After two sold-out Eminem and Rihanna MONSTER tour stops at Detroit’s Comerica Park Friday and Saturday night, plus a sold-out KISS and Def Leppard show at Clarkston’s DTE Energy Music Theatre Saturday night, Tom Petty and The Heartbreakers’ Sunday concert (also at DTE) faced stiff competition from the weekend’s preceding events. Petty and company proved the bar could be met with an exciting yet relaxed performance that was an ideal departure from Friday and Saturday’s accelerated shows.
Opening the evening was Steve Winwood, who was backed by a four-piece band. Winwood played hits spanning his entire career, such as Traffic’s “Medicated Goo” and his own “Higher Love,” and was given a standing ovation from the crowd after nearly every number during his hour-long set. He left a radiating energy—the atmosphere was just right for Petty to take the stage.
From 9 PM to nearly 11 PM, Petty delivered almost two hours worth of classic material, new tracks off his latest record Hypnotic Eye, and a few covers to round out the set. Production-wise, the stage was simple. Layout included a draping backdrop that reflected each song’s lighting and an overhead lighting arrangement above the band. It complimented Petty’s sound well, which is modest and unpretentious; it allowed his music to shine through and gather the crowd’s attention, as opposed to having that attention focused on visuals. This show was about the music and music only.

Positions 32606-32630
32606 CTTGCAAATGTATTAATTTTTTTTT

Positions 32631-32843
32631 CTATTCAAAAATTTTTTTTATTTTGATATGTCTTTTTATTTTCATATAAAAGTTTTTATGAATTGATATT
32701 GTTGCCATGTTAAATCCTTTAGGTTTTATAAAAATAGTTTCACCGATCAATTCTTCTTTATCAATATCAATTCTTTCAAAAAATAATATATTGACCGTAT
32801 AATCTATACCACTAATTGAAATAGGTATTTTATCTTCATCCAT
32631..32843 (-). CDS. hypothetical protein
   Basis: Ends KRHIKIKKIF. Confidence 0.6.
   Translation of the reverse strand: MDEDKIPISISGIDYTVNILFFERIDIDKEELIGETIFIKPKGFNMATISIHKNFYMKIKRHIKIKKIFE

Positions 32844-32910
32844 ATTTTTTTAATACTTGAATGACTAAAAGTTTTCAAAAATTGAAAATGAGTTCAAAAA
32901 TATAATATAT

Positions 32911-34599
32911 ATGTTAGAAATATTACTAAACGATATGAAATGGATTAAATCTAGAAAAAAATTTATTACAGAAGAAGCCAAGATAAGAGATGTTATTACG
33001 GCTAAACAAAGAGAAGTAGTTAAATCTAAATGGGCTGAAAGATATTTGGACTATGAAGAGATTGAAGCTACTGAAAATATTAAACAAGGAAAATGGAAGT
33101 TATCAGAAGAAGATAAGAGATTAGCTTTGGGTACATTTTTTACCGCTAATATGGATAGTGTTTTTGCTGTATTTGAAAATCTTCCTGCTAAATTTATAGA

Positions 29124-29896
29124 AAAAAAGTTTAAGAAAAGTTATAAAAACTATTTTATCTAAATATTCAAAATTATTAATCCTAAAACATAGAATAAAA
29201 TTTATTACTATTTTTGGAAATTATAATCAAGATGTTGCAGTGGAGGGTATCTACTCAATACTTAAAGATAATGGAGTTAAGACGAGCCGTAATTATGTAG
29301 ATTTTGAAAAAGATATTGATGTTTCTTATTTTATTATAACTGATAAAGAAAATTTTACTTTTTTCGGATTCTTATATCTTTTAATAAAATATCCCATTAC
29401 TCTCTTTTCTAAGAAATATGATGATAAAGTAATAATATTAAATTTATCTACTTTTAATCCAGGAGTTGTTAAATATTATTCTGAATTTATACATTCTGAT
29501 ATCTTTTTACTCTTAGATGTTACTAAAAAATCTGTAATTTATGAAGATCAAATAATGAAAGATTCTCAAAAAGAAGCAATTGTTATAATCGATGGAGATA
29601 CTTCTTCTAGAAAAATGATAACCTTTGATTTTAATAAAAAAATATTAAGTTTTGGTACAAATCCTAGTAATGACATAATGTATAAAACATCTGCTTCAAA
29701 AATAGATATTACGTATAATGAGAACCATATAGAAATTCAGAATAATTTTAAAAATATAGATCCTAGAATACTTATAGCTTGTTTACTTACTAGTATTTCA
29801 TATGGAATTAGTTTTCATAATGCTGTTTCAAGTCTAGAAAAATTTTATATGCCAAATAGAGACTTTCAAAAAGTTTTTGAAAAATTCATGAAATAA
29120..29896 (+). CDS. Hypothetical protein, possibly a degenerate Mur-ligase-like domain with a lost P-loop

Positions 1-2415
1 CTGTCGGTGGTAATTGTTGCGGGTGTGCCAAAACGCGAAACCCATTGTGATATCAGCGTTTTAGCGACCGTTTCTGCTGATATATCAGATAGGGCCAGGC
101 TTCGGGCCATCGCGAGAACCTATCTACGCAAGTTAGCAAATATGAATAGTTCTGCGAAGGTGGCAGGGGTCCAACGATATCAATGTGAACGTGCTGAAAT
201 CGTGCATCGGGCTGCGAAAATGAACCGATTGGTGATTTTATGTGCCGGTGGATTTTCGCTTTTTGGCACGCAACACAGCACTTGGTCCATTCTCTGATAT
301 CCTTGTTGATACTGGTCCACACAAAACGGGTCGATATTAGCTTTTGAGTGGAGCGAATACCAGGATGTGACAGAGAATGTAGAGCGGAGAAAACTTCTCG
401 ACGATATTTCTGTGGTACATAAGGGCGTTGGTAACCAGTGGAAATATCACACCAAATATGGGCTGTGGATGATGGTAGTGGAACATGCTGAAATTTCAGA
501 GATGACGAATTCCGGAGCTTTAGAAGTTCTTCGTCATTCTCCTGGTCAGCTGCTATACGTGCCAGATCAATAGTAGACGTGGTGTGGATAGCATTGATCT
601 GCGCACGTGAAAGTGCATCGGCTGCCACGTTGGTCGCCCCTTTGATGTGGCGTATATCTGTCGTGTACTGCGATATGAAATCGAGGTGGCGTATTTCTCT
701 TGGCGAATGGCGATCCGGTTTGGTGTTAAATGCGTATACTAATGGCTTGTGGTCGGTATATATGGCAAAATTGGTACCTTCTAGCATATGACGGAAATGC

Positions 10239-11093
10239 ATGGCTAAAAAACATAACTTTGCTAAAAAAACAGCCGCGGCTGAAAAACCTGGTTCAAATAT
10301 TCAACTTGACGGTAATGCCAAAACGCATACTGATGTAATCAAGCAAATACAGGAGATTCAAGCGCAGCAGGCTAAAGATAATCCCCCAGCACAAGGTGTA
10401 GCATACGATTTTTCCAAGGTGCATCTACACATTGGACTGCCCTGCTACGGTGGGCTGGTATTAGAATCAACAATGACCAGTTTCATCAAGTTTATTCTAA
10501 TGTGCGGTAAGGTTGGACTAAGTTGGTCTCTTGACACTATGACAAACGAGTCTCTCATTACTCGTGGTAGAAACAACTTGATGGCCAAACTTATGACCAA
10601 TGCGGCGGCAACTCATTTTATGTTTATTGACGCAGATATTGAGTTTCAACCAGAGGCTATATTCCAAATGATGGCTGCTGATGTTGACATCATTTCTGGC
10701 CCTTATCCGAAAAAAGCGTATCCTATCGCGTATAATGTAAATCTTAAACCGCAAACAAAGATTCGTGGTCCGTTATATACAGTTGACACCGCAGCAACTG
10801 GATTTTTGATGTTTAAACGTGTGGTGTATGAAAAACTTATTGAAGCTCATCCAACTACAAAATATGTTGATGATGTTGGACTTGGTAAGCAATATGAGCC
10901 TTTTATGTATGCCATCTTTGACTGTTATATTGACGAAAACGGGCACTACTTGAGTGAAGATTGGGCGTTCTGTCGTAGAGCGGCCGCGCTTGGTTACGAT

Petty gave a nod to the venue, affectionately calling it Pine Knob (its former name) and recalling the first time he ever played there in 1980. With a 21-song set list, he kicked off with his cover of The Byrds’ “So You Want To Be a Rock ‘n’ Roll Star” and followed with “Mary Jane’s Last Dance.” He proceeded to run through “I Won’t Back Down,” “Free Fallin’,” and “Refugee,” plus a cover of Ray Charles’ “I’ve Got a Woman” in the mix. The Heartbreakers played a combination of mostly Fender guitars with a few Gibson Flying Vs and Rickenbackers thrown in for good measure, and they jammed—hard.
“Running Down a Dream” ended the first portion of the set, but it was soon followed by a three-song encore that began with “You Wreck Me.” “Rock and roll is still alive!” shouted Petty, who then dropped a surprise cover of Paul Revere and The Raiders’ “(I’m Not Your) Stepping Stone” before ending the night with the red, white, and blue lit-up “American Girl,” which has been the band’s go-to closer for decades.
In their 38 years running, Tom Petty and The Heartbreakers have maintained a defined live experience that is strictly about the music, and that concept doesn’t seem to be changing anytime soon.